However, the new Rules are not without teeth. Article 16(6) permits the Secretary General to review arbitrator conduct in assessing fees. Previously, the Secretary General could only increase fees up to 30 percent from the cost schedule in "particularly complex cases". Now, fees may be raised by a maximum of 40 percent for "especially complex cases or for especially efficient conduct of proceedings", or decreased by 40 percent for inefficient proceedings. Arbitrators therefore face the risk of partial loss of fees as well as (more importantly) reputational damage caused by institutional sanction.
Parties are also held accountable. Similar to the way in which it promotes efficient arbitrator conduct, the new Vienna Rules authorize tribunals to assess the parties' (and their representatives') contribution to procedural efficiency in decisions on costs.5 Tribunals may also issue interim measures on security for costs based on a certain set of criteria. According to Article 33(6), such an order against a claimant is appropriate "if the respondent shows cause that the recoverability of a potential claim for costs is, with a sufficient degree of probability, at risk". This black-letter standard will certainly benefit tribunals and might be eventually adopted by other institutions.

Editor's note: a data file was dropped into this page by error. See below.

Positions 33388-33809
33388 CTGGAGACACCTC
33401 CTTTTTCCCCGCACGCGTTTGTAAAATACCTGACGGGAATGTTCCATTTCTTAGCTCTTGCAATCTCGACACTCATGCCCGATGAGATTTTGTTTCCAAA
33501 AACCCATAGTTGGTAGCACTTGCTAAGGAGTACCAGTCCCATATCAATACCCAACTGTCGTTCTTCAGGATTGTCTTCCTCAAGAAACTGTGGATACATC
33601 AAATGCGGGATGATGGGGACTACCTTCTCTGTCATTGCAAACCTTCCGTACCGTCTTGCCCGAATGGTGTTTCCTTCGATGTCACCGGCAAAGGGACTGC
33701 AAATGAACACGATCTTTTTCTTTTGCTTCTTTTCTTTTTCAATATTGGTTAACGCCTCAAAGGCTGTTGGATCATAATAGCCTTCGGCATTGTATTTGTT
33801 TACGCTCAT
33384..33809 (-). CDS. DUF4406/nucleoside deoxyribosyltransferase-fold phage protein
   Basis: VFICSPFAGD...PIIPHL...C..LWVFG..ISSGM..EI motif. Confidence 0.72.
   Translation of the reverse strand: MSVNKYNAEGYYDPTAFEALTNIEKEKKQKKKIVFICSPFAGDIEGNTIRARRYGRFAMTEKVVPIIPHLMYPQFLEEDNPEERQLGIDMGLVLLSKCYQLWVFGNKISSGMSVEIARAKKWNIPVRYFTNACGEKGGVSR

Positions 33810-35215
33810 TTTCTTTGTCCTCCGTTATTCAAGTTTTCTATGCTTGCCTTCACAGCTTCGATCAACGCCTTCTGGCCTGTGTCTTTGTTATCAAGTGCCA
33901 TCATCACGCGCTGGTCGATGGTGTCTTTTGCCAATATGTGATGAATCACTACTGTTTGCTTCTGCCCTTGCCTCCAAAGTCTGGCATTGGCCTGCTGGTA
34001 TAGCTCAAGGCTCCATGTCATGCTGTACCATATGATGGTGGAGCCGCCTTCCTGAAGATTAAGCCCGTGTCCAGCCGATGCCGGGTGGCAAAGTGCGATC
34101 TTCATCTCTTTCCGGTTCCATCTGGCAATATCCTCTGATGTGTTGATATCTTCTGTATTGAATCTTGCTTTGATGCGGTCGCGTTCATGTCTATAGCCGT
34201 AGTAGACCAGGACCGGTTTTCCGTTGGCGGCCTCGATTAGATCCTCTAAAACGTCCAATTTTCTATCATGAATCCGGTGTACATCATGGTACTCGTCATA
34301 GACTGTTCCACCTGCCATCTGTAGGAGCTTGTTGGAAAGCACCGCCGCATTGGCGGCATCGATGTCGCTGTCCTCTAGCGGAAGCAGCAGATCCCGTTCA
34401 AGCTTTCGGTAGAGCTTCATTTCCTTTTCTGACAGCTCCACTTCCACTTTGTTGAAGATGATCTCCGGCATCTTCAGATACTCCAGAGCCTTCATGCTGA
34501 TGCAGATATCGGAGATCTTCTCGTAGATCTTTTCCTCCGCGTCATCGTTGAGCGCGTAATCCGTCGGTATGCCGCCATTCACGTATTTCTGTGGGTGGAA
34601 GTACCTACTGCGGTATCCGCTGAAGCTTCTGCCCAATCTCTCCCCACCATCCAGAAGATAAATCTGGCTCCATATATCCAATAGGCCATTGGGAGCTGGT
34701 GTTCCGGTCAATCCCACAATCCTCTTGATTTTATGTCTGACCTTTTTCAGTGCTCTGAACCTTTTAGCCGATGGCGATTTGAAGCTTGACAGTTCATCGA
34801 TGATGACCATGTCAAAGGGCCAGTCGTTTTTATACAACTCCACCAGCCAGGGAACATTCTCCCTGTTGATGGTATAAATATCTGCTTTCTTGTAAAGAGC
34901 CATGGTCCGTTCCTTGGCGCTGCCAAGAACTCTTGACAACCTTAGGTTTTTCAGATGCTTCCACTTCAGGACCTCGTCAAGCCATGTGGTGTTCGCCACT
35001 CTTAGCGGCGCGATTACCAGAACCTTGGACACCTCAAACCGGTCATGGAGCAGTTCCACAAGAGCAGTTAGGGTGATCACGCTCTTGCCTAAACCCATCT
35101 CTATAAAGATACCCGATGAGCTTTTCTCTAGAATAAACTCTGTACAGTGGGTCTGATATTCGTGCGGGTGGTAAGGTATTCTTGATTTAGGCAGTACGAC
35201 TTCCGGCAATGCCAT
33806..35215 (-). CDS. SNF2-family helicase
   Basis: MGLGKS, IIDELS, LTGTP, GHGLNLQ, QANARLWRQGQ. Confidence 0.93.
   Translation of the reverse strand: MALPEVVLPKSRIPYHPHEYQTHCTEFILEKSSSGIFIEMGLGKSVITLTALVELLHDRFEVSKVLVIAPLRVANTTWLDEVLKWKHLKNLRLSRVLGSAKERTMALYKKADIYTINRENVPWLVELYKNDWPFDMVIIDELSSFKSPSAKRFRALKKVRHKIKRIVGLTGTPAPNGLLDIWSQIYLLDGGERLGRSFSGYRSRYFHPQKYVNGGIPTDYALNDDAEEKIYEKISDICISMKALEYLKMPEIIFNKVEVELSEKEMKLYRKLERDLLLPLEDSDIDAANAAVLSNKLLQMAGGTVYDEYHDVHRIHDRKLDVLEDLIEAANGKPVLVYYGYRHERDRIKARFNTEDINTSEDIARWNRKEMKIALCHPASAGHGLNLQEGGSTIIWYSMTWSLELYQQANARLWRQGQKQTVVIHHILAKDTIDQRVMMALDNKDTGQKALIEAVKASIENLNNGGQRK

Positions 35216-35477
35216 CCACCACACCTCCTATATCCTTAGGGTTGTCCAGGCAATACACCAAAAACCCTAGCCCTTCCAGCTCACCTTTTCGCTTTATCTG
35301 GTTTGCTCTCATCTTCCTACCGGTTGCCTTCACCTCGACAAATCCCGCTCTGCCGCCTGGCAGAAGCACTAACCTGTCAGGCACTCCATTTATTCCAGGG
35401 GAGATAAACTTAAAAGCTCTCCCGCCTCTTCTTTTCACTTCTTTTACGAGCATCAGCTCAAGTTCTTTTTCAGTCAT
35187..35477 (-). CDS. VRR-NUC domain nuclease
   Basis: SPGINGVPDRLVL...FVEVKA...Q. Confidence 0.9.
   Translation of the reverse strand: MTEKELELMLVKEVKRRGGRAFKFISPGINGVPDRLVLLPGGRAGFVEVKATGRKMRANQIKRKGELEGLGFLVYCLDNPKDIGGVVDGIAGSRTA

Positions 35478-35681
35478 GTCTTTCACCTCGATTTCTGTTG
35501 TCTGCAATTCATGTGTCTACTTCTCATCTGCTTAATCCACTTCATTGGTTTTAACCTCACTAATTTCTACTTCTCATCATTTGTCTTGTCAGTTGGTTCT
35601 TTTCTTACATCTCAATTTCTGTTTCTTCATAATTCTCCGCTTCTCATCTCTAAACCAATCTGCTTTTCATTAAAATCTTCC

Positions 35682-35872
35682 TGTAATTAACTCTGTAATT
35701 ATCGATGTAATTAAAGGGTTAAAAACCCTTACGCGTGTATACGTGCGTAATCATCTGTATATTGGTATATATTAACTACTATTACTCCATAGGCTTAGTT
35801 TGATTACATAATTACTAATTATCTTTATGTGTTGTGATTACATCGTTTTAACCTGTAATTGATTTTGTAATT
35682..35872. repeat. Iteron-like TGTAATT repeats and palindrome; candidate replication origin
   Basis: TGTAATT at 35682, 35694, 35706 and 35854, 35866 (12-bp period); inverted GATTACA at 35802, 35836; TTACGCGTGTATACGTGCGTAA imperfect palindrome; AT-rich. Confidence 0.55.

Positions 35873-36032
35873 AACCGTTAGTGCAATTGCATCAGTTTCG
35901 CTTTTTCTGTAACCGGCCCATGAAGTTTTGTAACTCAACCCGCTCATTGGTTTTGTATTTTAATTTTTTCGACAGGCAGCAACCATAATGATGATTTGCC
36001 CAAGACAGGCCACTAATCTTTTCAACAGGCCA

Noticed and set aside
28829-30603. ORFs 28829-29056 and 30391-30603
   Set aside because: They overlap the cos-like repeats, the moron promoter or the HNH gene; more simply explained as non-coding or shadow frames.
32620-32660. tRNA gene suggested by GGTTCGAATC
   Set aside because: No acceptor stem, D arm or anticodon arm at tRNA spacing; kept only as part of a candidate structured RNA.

Moreover, frivolous claims will now face higher administrative costs. In contrast with smaller domestic cases, administrative fee ceilings for large disputes have increased from EUR 60,000 to EUR 75,000. Respondents wishing to bring counterclaims will also be subject to advances on costs, although it remains open whether requests for security for costs are applicable in such instances.6 If a party fails to comply with an order, the opposing side may request the tribunal to suspend or terminate the proceedings in whole or in part.7 Considering that the parties and their representatives are generally responsible for the majority of delays8 and costs,9 these added measures are welcomed.
In another step to enhance party efficiency, the Vienna Rules have integrated its Rules of Mediation into the Rules of Arbitration. Its impetus stems from the trend to encourage potential reconciliation between adversaries through a negotiated solution. If the parties reach an amicable agreement, the tribunal will typically memorialize it in a 'consent' award for enforcement purposes. To avoid potential issues regarding enforceability, however, parties are advised to adopt the so-called 'Arb-Med-Arb' process. Under this arrangement, a dispute is first referred to arbitration before mediation is attempted. This allows for the possibility of a consent award while leaving open the opportunity to continue with the arbitration should discussions fail.